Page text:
There were some concerns about the Tennessee pass rush coming out of the Ball State win, although we were mainly nitpicking. Those concerns are no more following Tennessee’s win against Pittsburgh on Saturday afternoon.
The Tennessee defense ended up carrying the team in the second half, even after a shaky start. Tim Banks was dialing up all kinds of pressure, but couldn’t quite get home early on. What he was able to do was hit Kedon Slovis quite a few times, eventually forcing him out of the game. The USC transfer was rocked time and time again, forcing Nick Patti into action. Tennessee did the same to him.
Byron Young and Tyler Baron were as advertised, completely changing the game. Tim Banks was aggressive, and though he got burned a couple of times early on, he stayed aggressive. It paid off in a big way.
“Defensive effort, just in general, absolutely relentless,” Josh Heupel said after the game. “I said it earlier, the second, third and fourth quarter, that’s as good of a performance as I’ve been around in a long time. They got put in a lot of bad positions, from turnovers, short fields, special teams. They reset, they played. They were physical, the front four, and their pressures were relentless on the quarterback all night long.”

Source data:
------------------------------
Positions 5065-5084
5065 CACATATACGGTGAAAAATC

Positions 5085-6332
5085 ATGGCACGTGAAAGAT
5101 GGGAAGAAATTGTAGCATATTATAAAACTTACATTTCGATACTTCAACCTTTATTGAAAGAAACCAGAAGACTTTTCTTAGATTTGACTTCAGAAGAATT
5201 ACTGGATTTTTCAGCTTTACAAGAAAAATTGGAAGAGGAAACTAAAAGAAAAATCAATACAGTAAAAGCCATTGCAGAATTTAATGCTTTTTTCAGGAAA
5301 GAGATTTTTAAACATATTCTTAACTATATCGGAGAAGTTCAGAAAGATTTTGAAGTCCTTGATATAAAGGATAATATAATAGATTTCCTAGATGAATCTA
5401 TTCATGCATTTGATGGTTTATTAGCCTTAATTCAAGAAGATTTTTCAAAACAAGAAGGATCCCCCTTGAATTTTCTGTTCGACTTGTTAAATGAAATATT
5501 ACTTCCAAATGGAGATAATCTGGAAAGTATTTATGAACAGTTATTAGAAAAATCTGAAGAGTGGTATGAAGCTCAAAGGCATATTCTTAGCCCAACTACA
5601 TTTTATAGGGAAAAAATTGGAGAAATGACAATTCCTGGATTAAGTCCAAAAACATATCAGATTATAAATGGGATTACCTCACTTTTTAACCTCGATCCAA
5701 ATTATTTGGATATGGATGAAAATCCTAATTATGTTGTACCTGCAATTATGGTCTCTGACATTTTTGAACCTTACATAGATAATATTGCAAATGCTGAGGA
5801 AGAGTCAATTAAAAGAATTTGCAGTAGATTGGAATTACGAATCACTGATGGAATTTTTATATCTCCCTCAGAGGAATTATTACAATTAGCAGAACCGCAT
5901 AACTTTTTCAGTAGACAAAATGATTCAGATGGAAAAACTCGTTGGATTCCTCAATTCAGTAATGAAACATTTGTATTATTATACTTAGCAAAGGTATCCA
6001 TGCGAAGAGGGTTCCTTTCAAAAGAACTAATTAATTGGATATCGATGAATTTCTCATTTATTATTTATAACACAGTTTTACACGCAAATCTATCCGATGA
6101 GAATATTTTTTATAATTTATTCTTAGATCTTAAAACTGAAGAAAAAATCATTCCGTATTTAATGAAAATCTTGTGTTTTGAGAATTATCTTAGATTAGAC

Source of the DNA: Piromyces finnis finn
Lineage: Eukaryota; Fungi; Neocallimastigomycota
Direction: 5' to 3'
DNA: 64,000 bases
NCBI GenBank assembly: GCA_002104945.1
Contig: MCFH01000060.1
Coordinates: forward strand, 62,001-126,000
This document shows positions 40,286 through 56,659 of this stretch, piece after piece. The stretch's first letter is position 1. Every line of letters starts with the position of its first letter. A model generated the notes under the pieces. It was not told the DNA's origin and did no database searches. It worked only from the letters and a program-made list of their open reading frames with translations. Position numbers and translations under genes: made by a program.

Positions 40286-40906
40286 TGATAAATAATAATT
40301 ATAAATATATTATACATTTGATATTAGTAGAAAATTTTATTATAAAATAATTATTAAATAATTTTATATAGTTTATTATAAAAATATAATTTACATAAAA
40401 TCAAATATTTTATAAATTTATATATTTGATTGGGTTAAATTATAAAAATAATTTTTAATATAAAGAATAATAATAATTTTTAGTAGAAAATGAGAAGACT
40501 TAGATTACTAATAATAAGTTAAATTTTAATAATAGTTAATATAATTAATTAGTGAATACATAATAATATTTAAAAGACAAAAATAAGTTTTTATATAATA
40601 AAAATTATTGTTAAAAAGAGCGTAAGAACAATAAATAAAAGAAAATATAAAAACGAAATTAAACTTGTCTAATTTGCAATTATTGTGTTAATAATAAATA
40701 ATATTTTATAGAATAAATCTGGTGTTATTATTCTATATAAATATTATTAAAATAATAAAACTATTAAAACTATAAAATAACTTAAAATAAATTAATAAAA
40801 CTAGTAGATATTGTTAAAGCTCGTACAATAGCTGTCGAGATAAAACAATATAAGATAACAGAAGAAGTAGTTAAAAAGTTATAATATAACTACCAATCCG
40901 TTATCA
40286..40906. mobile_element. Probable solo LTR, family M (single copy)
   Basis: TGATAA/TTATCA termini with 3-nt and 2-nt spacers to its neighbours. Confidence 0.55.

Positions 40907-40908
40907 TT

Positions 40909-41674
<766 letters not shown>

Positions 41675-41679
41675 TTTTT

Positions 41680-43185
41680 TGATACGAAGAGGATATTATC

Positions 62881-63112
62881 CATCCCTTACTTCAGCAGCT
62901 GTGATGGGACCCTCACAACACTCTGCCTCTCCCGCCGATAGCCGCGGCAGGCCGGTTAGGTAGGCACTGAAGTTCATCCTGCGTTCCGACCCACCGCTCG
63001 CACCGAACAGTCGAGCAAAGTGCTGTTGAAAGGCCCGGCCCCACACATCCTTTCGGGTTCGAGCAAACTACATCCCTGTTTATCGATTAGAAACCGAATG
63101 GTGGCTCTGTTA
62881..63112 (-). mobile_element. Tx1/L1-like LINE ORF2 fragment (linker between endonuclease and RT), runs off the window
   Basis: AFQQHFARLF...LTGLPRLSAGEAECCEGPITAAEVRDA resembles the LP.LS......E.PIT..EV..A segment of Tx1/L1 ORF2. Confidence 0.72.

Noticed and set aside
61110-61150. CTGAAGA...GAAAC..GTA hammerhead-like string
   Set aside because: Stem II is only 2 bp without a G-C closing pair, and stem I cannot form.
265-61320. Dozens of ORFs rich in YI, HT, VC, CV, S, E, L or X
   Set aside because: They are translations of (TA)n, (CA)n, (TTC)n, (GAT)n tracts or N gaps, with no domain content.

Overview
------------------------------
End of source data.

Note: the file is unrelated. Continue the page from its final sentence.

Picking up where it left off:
After a leaky first quarter, the pressures and quarterback hits started to add up. You got the sense that Tennessee was playing the long game of sorts, slowing wearing down the Panthers with body blow after body blow. That turned out to be the case, and by the end, Tennessee certainly had the upper hand defensively.
“If we hadn’t sacked them, we were hitting them early in the ballgame,” Heupel said. “Those were completions a couple times, on those first drives. I heard coach Banks, Coach G, I said it, just keep coming, you’re going to hit home here eventually. I thought the overall effort from them was special.”
Byron Young tallied three quarterback hurries and a sack. Aaron Beasley added three more pressures, while Tyler Baron got home for a sack and added two tackles for loss. Roman Harrison and Jeremy Banks also had two pressures.
On a day where the Tennessee offense really never found any rhythm, it was Tim Banks’ defense carrying the Volunteers to a victory. How many of you saw that coming? That’s a really good sign for this group going forward, with SEC play looming.
Obviously there’s plenty to clean up here, but I’d argue Tennessee played one of their worst games of the Heupel era on Saturday — and still found a way to beat a top 20 team on the road.
Cleaning up the mistakes is a must, but that defensive performance is something to be excited about going forward.